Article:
Oats are an ancient crop—the earliest known oat grains were found in Egyptian remains dating 4,000 years ago—but oats were not used for food as early as wheat or barley. It was much later, and further north, that oats were first cultivated as an edible crop.
Europeans brought oats to North America in 1602 and planted in New England. Along with Canada, Russia, Finland and Poland, the United States is still a leading producer of oats. The crop thrives in areas with a cool, moist climate, and so it is primarily a North American and European product. It is a hardy grain that can survive in even poor soil conditions.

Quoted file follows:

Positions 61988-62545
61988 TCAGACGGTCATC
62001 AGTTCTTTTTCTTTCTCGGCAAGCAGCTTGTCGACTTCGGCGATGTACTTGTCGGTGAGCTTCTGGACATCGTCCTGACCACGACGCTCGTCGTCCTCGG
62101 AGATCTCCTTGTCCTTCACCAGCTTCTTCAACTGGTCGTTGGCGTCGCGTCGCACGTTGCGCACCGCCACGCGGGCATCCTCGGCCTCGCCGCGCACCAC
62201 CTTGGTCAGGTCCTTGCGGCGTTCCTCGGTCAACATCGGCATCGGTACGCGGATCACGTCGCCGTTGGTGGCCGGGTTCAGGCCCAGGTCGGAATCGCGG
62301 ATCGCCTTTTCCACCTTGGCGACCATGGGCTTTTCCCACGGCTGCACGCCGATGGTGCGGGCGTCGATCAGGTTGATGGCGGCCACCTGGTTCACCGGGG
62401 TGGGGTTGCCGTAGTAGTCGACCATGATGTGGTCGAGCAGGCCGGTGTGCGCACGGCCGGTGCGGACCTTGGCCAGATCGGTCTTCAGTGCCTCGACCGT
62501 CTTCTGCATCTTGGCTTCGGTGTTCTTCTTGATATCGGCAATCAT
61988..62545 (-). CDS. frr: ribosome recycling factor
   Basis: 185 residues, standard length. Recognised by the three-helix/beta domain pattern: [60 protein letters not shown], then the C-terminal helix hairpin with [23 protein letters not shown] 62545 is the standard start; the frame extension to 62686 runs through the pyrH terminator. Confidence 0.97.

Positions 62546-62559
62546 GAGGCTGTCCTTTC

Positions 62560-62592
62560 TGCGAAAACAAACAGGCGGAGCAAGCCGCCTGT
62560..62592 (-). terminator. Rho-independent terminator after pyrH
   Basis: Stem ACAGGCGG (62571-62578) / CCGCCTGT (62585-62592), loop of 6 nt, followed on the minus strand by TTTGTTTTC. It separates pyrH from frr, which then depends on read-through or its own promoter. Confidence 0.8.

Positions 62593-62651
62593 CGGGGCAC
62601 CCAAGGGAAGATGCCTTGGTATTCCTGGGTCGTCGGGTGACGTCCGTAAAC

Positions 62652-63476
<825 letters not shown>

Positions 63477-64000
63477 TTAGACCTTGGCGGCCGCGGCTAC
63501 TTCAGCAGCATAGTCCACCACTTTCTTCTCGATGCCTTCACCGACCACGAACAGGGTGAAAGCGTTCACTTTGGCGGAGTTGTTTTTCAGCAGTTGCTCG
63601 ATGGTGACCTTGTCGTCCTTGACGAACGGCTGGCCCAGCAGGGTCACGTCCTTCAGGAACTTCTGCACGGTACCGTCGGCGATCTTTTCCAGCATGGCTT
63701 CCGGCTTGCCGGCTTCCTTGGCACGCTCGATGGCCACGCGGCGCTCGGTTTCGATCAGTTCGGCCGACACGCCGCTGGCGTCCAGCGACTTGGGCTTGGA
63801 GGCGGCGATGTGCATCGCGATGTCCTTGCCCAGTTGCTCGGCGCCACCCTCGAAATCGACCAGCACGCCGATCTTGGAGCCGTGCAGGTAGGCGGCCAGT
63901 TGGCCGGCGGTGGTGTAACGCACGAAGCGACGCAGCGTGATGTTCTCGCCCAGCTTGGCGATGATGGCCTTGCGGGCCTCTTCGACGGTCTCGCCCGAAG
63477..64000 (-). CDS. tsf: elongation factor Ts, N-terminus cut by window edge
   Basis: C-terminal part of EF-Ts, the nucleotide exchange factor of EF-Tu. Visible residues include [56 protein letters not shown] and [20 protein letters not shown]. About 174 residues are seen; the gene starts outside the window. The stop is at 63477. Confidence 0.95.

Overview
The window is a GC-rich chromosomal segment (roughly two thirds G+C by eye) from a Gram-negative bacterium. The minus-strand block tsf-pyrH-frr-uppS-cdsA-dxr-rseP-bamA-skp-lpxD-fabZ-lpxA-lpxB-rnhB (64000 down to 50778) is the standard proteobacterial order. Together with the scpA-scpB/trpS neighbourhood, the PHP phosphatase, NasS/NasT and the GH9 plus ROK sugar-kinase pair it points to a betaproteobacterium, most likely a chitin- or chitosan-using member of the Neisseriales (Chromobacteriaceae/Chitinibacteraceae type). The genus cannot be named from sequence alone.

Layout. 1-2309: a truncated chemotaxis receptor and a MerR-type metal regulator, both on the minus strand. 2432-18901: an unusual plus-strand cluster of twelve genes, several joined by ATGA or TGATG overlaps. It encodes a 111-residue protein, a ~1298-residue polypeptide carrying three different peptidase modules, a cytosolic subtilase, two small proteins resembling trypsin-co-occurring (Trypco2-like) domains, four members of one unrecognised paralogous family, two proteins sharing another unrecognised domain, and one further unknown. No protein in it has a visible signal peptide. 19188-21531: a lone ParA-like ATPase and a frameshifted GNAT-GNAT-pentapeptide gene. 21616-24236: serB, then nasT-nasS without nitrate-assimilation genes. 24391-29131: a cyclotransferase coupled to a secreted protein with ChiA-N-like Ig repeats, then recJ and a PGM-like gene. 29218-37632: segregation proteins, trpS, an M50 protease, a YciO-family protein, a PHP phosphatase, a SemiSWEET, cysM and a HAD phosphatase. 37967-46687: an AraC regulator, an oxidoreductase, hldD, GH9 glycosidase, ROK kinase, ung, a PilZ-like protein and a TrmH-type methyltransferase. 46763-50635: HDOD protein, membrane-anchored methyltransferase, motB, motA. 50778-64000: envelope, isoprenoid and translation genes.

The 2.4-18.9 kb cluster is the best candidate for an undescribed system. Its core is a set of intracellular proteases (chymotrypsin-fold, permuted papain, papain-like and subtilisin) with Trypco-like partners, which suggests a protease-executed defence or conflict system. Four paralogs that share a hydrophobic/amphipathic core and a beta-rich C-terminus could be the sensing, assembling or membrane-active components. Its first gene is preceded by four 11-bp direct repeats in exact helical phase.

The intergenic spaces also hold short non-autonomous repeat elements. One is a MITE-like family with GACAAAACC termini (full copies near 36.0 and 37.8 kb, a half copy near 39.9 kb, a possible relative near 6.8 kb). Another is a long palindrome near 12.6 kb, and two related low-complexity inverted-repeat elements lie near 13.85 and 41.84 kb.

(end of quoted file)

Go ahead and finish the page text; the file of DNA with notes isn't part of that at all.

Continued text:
The majority of oats are used for animal feed, but it is increasingly popular as food for people, and not only as traditional oatmeal. Oat bran (the fibre-rich outer husk of the oat grain) has received significant attention for its role in reducing blood cholesterol. Breakfast cereals and bread products are frequently made from oat flour and rolled oats. Several studies since 1963 have identified beta-glucan, a special type of fibre found in oats, as capable of lowering a subject’s total cholesterol by 8-23%, which significantly decreases the risk of developing heart disease. Oats have also been found to have unique antioxidant compounds called avenanthramides, which also reduce the risk of cardiovascular disease. The beta-glucan in oats has also been shown to stabilize blood sugar in patients with Type 2 diabetes.